One: Murder in the Forest


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Spence heard voices shouting in the woods ahead.

He crept up to a pile of two foot diameter boulders in Mount Luojia’s long, meandering ridge line, knelt down in the leaf strewn dirt and peered over the gray rocks.

About 50 yards away, a young man squirmed in the choke hold of an older man. Five paces away with their backs toward him stood a group of three.

The older man barked an order to the three. They shouted an answer and shook their heads.

That’s Cantonese, he thought. After a week in Wuhan China and hearing both in the class he taught, Spence could tell the difference even if he didn’t understand the words.

Spence looked down at the cell phone’s display in his right hand. The Geocache app said Serpent’s Smile, the first of three he’d planned for Saturday, was a half mile beyond the ugly confrontation ahead.

That would have to wait. Spence pocketed his phone and looked over the rock again.

The older man was about 50 in dark clothing, solid colors. His hair was either clipped short or outgrown from a recent shave. Most striking, his eyes were too far apart. He had a narrow, thin lipped mouth below little black dots for nostrils. He was asian but had a darker, almost muddy, complexion compared to the others.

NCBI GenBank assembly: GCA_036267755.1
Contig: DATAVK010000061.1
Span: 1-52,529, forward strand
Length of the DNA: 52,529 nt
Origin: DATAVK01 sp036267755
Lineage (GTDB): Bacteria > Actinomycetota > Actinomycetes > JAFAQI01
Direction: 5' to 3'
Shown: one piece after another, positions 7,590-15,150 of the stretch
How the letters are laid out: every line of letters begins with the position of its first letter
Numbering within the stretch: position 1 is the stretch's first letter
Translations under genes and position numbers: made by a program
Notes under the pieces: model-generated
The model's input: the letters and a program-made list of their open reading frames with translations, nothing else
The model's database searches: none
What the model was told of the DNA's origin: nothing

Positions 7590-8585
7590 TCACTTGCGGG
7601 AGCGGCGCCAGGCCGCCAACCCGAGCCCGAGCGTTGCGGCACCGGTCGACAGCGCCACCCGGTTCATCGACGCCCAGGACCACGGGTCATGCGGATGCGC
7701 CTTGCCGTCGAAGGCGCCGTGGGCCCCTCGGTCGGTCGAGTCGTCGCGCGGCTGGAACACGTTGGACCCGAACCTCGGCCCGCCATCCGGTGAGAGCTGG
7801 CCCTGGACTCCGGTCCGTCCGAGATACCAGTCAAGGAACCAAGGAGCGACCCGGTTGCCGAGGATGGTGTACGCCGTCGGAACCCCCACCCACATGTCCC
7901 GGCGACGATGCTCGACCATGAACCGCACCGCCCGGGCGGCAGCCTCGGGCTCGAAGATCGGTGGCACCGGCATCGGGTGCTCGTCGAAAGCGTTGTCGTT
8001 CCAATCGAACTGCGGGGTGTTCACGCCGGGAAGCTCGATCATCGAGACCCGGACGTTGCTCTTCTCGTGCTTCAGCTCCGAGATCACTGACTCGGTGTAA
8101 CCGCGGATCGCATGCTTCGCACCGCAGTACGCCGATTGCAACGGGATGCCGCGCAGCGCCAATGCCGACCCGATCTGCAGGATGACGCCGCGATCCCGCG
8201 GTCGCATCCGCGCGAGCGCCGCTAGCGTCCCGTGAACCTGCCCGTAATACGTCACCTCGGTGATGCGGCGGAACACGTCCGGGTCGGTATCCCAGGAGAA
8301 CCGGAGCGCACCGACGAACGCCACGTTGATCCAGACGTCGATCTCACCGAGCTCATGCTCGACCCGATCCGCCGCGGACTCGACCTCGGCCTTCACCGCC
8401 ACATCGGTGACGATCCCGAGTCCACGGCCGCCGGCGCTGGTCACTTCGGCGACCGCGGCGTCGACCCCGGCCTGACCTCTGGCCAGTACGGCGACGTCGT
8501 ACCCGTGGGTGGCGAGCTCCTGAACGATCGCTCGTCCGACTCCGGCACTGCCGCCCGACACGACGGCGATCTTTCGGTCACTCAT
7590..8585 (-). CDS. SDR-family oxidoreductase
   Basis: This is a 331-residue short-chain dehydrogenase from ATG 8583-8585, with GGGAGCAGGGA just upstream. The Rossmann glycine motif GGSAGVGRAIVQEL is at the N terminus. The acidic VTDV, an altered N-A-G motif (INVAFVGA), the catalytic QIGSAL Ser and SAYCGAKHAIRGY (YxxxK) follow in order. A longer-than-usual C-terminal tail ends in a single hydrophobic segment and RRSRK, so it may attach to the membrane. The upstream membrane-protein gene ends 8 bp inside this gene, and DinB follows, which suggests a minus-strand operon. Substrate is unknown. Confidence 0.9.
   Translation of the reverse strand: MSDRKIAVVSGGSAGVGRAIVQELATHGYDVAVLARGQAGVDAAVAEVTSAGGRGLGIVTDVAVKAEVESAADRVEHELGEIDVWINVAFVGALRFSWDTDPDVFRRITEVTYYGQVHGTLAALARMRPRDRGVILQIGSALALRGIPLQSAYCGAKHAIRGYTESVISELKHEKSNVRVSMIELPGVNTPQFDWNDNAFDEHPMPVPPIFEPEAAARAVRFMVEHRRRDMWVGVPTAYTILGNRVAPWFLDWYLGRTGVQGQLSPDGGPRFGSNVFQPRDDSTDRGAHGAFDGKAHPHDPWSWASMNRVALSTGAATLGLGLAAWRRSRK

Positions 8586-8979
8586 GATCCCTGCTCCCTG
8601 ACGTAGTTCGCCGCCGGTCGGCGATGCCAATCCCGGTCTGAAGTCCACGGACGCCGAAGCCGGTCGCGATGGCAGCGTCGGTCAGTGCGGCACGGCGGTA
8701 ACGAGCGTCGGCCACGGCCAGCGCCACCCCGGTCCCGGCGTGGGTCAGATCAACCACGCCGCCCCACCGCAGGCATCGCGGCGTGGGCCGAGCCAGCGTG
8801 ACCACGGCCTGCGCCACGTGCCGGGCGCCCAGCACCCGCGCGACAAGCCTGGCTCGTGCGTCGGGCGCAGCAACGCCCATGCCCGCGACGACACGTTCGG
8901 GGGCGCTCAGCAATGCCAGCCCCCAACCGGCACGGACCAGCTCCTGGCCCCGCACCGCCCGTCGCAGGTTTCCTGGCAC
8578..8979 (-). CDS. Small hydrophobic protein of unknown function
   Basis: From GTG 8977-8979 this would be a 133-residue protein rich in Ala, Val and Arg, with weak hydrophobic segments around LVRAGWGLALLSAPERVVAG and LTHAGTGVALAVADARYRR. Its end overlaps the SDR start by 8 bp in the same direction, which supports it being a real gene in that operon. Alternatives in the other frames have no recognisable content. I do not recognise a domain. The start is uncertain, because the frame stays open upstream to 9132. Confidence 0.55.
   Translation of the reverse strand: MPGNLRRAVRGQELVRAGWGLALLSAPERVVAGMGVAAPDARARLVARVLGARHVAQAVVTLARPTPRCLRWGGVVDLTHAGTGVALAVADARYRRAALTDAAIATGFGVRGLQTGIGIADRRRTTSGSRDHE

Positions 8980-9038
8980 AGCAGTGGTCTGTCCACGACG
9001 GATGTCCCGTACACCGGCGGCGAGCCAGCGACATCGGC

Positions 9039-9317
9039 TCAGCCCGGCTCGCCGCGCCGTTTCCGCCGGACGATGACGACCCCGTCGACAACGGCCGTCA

Malay, Spence wondered?

They were all dressed like the college students in his class with bright plaid and striped shirts, blue jeans and brown leather shoes for the males, and a navy skirt and black shoes for the one young woman. Everything looked new.

The man drew a long machete from the scabbard on his right hip and pressed the blade against his prisoner’s throat.

The young man’s eyes stretched wide and began to dart about. He struggled harder but the old man’s arm around his neck had him firmly imprisoned. A dark stain appeared at the crotch of the victim’s jeans. It spread down the inside of each leg.

The older man shouted again at the trio.

They shook their heads.

The man raised his left elbow and arm higher to expose his captive’s throat.

Spence gasped and clutched at the rock in front of him.

The older man’s eyes flared as he began to draw the machete to the right. Blood shot out in a bright red stream and the young man’s arms and legs flailed. He opened his mouth to scream but no sound came out.